For your holiday gift search, here are some of the year’s more insightful, inspiring and infinitely coolest books on sports:
== “Dreamers and Schemers: How an Improbable Bid for the 1932 Olympics Transformed Los Angeles From Dusty Outpost to Global Metropolis,” by Barry Siegel (UC Press, $29.95, 272 pages)
Giving context to the magic we experienced during L.A.’s Summer Games of 1984 and what we anticipate for 2028, this tale about real estate baron Billy Garland laying the groundwork in the early 1920s and pushing through the Great Depression to give the city a global identity might consider the soundtrack to “The Music Man” playing in the background. No revisionist history here, just the foundation of a Hollywood screenplay based on Siegel’s dogged research.
== “Canyon Dreams: A Basketball Season on The Navajo Nation,” by Michael Powell (Blue Rider Press, $28, 272 pages)
A recent NPR piece compares this to how Buzz Bissinger’s “Friday Night Lights” spotlighted the impact of prep football. But the buzz generating for this New York Times sportswriter’s exquisite framing of the Chinle High Wildcats of the Navajo Nation in the badlands of northeastern Arizona makes us want to see “rez ball” up close. It’s basketball that values a hockey-like concept of subbing groups in and out, focused on intricate teamwork, with a deeper meaning for the man coaching it who battles his own season on the brink.
== “Surf Like A Girl,” by Carolina Amell (Prestel Publishing, $50, 256 pages)
Some call themselves “surfragettes,” and live by mottoes such as “Happiness comes in waves” and “All we need is vitamin sea.” In “The Endless Summer” meets “Gidget” for a global girl tour, a stunningly gorgeous collection of photos and text may be best represented by portraits of the Arugam Bay Girls Surf Club of Sri Lanka. It’s testament to how the sport continues to evolve as an equal-opportunity challenge of nature and mover of boundaries. Amell, a graphic designer from Barcelona, also channels the karma of photographers such as Maria Fernanda, Cecilia Thibier, Camille Robiou du Pont, Sara Guix, Ming Nomchong and Amber Jones.
== “State: A Team, A Triumph, A Transformation,” by Melissa Isaacson (Agate Midway, $27, 320 pages)
Isaacson, the long-time sportswriter now on the faculty of Northwestern Medill, expands on a piece she did 15 years ago for the Chicago Tribune about her experience as a 1970s girls basketball player at Niles West High in suburban Chicago. The team takes up the challenges and ramifications of gender equality and comes out with a deeper appreciation of its 1979 state championship.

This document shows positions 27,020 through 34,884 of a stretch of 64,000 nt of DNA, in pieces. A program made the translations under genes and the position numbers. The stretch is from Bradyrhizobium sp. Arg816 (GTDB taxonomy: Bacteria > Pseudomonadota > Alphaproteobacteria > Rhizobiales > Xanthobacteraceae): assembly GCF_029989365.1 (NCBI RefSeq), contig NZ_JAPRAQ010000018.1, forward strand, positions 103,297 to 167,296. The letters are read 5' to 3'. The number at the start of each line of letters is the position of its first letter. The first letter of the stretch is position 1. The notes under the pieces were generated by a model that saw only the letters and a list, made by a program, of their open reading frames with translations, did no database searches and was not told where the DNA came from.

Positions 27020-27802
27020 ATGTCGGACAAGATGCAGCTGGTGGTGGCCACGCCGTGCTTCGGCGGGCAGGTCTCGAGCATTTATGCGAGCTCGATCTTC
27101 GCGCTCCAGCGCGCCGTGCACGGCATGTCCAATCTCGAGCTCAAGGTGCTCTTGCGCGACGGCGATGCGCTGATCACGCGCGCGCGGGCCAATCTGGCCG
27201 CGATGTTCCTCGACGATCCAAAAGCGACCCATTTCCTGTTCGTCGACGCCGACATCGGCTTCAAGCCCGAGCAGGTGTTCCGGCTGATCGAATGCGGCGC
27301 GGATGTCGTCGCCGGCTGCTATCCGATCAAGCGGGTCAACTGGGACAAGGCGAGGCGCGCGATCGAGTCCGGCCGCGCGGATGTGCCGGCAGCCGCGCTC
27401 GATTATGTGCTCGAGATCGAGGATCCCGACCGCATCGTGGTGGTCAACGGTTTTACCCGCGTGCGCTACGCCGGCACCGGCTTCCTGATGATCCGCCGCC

Torrance-based graphic artist Peter Chen has created so many nostalgic portraits of MLB players from the ‘70s and ‘80s who once had their faces depicted on those state-of-the-art Lite-Brite scoreboard stadium screens, he expands it with an enlightening book. There are more than 900 glowing faces — see how many of them you can guess (yes, that’s Charlie Sheen on the cover as “Wild Thing”).
== “Reflection,” by Tyler Lockett (Andrews McMeel Publishing, $14.99, 112 pages)
After the Seattle Seahawks receiver talked about his poetry on a recent “Monday Night Football” pregame show, Amazon sales pushed this into the online bookseller’s Top 50. It ranks No. 1 in the football genre and No. 2 in inspirational and religious poetry.
== “Curveball: How I Discovered True Fulfillment After Chasing Fortune and Fame,” by Barry Zito with Robert Noland (Thomas Nelson, $26.99, 272 pages)
Maybe a cautionary tale to pitchers like Stephen Strasburg and Gerrit Cole from a fellow Southern Californian who didn’t want his seven-year, $126-million deal with the San Francisco Giants in 2007 to continue to define him. What is true success? Finding your true self.
== “The Grim Reaper: The Life and Career of a Reluctant Warrior,” by Stu Grimson with Kevin Allen (Viking Books, $27, 352 pages)
== “Teemu Selanne: My Life,” by Teemu Selanne with Ari Mennander (Triumph Books, $28, 320 pages)
We’ve wondered how Stu Grimson’s career might have been different had he been named Zarley Zalapski, Ben Lovejoy or Pierre-Luc Letourneau-Leblond (all real NHL players). Instead, the former Duck (1993-95; 1998-2000) and King (2000-01) punched his way through with a dubious nickname knuckled under by a 14-year career defined by 2,113 penalty minutes in 729 games (versus 17 goals and 22 assists). Then the 6-foot-6 winger retired, became a born-again Christian, got a law degree and was an in-house counsel for the NHLPA.
With Selanne, his bio is already a best-seller in Finland and now available in English. The Ducks’ anchor to their 2007 Stanley Cup title reveals hurdles he had to skate around to become the NHL star that all those in Helsinki expected of him.
An interesting link to both players is Paul Kariya, who writes the foreword to Grimson’s book (“I always looked up to Stu for the man and player he was”) and was an integral force in Selanne’s career.
When does Kariya finally write his own yarn?